Omni-Board, like Louisiana Pacific, sold both “Lap” and “Panel” Siding. However, unlike the Louisiana Pacific panels, we do not always suggest that you side over these panels. The Omni-Board panels tend to bow more than the Louisiana Pacific Panels. As a result of the bowing, material set on top of the Omni-Board Panels do not always sit flat and can give the home the appearance of being “out of square”. Caution is the better part of valor when siding over the Omni-Board panels.
You may call the Omni-Board claim line at 1-800-323-4591. It should only take you from 3 months to 6 months for Omni-board to settle your claim. Dealing with Omni-Board is much easier than Louisiana Pacific at this time. It is important to note that there is not a class action suit on the Omni-Board product. The company is handling the claims under their warranty program.
Most Weyerhaeuser composite siding is designed with a cedar wood-grain texture. Other textures include a stucco texture, smooth lap siding, a cedar shake texture or a cross-sawn wood texture. Since these textures are very realistic, it can be difficult to tell them apart from other kinds of siding. There may be repeating features such as knots spaced 61″ apart, or a “double knot” feature with two non-identical knots spaced 12 1/8″ apart. If you can see the back, most styles contain the marking “AHA 10” or “AHA 20”. New class action suit filed in June, 1999
We have limited information on other manufacturers mainly because we do not see their product often in this part of the country.
This product has been out of production for a few years but damaged products continue to surface. A proposed settlement has been reached in a class action lawsuit concerning a siding product known as Cladwood. The settlement would provide compensation to persons who have incurred property damage resulting from failure of Cladwood siding installed on their homes or buildings. For claims call 1-888-572-3897.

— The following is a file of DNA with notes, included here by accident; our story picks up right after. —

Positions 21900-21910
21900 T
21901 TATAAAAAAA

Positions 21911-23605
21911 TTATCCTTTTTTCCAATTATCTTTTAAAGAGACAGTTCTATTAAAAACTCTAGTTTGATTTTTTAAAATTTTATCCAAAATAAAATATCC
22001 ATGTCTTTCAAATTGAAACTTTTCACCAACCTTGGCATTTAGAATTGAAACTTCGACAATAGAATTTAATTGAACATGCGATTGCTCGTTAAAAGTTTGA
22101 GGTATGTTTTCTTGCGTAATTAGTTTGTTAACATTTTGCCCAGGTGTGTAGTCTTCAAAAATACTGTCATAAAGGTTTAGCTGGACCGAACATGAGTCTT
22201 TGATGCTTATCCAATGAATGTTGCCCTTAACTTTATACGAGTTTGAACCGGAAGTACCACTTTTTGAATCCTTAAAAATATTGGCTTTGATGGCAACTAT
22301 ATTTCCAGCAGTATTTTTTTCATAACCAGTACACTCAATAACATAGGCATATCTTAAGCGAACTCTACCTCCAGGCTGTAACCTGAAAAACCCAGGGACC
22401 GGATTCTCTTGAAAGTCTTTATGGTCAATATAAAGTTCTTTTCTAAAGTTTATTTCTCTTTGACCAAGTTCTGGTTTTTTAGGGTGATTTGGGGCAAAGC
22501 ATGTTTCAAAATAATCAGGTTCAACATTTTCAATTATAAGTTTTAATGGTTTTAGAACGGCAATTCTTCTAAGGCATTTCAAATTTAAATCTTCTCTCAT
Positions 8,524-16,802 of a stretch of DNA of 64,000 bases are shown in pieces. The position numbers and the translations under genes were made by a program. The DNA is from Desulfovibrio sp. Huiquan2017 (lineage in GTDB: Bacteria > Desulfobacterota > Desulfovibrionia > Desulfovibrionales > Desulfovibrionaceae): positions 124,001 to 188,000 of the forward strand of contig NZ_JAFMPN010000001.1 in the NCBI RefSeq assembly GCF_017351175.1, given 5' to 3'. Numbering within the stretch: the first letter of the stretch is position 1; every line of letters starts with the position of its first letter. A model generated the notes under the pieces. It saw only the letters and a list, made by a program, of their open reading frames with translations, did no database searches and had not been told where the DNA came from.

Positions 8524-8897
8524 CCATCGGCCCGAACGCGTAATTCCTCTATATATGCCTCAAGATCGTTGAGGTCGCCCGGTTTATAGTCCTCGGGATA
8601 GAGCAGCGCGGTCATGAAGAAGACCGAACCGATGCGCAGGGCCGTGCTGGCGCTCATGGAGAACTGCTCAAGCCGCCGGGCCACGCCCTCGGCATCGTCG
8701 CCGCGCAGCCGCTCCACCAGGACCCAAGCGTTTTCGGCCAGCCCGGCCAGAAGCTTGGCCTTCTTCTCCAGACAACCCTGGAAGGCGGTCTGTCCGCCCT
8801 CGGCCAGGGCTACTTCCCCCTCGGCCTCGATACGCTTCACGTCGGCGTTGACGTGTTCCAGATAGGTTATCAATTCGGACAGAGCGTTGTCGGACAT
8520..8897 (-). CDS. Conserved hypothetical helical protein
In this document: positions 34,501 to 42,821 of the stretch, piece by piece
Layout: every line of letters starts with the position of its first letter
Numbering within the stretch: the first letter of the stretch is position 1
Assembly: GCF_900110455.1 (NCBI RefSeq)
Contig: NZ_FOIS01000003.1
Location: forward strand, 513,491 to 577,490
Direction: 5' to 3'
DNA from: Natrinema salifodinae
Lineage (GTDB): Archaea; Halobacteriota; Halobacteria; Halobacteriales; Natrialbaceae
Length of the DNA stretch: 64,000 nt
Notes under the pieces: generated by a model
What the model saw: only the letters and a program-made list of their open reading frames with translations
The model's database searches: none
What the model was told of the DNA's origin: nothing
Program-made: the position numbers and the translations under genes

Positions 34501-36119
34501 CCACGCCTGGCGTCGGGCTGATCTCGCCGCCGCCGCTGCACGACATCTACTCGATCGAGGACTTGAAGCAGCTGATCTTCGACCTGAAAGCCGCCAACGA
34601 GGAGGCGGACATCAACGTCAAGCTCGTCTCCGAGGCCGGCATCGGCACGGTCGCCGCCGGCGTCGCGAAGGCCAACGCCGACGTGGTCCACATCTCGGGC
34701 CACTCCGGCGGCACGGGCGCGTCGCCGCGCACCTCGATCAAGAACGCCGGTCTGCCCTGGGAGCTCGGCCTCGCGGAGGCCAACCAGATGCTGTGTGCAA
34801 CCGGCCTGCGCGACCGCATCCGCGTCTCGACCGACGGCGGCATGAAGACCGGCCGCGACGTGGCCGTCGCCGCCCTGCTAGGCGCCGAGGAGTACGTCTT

Fiber-cement siding has the look of wood siding but has a lower cost and lower maintenance. Market share is approaching ten percent, according to manufacturers. Most newly constructed homes with lap siding with have this type of siding. Additional benefits include resistance to termites and fire. Fiber-cement siding will not rot, buckle or warp and holds paint for several years longer than conventional wood siding. Moisture resistance is a concern, but problems can be avoided if the siding is installed correctly and properly treated.
Listed below are a few of the most common installation defects that I find. The funny thing about these installation defects is that the installation instructions are very clear and very specific – the diagrams below all come directly from James Hardie. The other manufacturers of fiber cement siding have nearly identical installation instructions.
- Must be kept 2″ away from roof surfaces, decks, driveways, steps, and other similar hard surfaces.
- Must be kept 6″ above the finished grade.
- Gutters must be kept 1″ away from the siding, and kickout flashing needs to be installed.